Turkey’s pro-Kurdish Peoples’ Democratic Party has said the Turkish state should offer an official apology to the victims of a post-coup purge that affected more than 130,000 public servants who were fired from their jobs as well as their families in addition to paying damages to them for what they experienced.
Following a coup attempt on July 15, 2016, the Turkish government declared a state of emergency and carried out a massive purge of state institutions, summarily dismissing by means of emergency decree-laws, known as KHKs, more than 150,000 public servants including academics, teachers, military personnel, diplomats and police officers, for alleged membership in or relationships with “terrorist organizations.”
HDP lawmaker Muazzez Orhan Işık suggested that a commission should be established in the Turkish Parliament to investigate the losses suffered by the purge victims and to ensure the trial of those responsible for the purges.
“An official apology should be made to the purge victims, and pecuniary and non-pecuniary damages should be paid for the ordeal they were subjected to,” she said.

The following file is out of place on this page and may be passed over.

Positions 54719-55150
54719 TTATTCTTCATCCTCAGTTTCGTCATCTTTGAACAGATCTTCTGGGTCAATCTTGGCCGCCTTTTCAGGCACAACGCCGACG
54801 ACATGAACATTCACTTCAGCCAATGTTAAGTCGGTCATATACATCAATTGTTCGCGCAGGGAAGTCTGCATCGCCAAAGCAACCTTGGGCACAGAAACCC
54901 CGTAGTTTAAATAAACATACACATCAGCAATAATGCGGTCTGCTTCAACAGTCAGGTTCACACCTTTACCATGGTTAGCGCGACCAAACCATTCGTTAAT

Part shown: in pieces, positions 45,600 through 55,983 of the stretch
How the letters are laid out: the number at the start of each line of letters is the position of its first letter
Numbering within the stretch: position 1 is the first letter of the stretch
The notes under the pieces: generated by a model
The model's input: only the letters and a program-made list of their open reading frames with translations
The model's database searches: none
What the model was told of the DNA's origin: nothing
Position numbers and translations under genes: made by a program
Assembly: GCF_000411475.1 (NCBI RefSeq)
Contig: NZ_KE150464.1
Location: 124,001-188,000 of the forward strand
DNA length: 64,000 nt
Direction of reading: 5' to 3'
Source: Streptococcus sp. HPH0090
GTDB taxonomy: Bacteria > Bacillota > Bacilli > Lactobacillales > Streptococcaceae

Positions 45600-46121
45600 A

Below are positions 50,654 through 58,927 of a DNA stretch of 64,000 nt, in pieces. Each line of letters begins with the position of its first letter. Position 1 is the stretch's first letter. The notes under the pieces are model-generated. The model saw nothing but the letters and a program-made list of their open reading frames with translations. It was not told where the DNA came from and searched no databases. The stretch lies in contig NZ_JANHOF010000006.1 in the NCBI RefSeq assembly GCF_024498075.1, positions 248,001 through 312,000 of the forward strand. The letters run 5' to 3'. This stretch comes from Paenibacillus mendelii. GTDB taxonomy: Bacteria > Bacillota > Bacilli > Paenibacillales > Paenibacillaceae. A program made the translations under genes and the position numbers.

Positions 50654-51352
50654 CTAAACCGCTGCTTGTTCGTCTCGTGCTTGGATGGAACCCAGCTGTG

Former public servants were not only fired from their jobs; they were also prohibited from working again in the public sector and getting a passport. The government also made it difficult for them to work formally in the private sector. Notes were put on the social security database about dismissed public servants to deter potential emp
Işık also called for the closure of the State of Emergency Procedures Investigation Commission (OHAL Commission), set up by the Turkish government to look into complaints from individuals who were adversely affected by government decrees during the state of emergency, saying the commission is merely another way of punishing purge victims because it blocks them from seeking justice in the courts.
The purge victims are required to first apply to the OHAL Commission before taking their cases to lower courts or the Constitutional Court. The OHAL Commission mostly rules against the purge victims in lengthy procedures.
“Delays in access to courts and justice lead to rights violations in people’s lives which can never be compensated for,” said Işık, adding that the KHKs were unlawfully issued in Turkey and are one of the basic signs of the system of injustice in the country.
Although most opposition parties kept silent at first about the problems faced by the purge victims, a growing number opposition politicians have been raising their voices and standing up for the rights of the purge victims.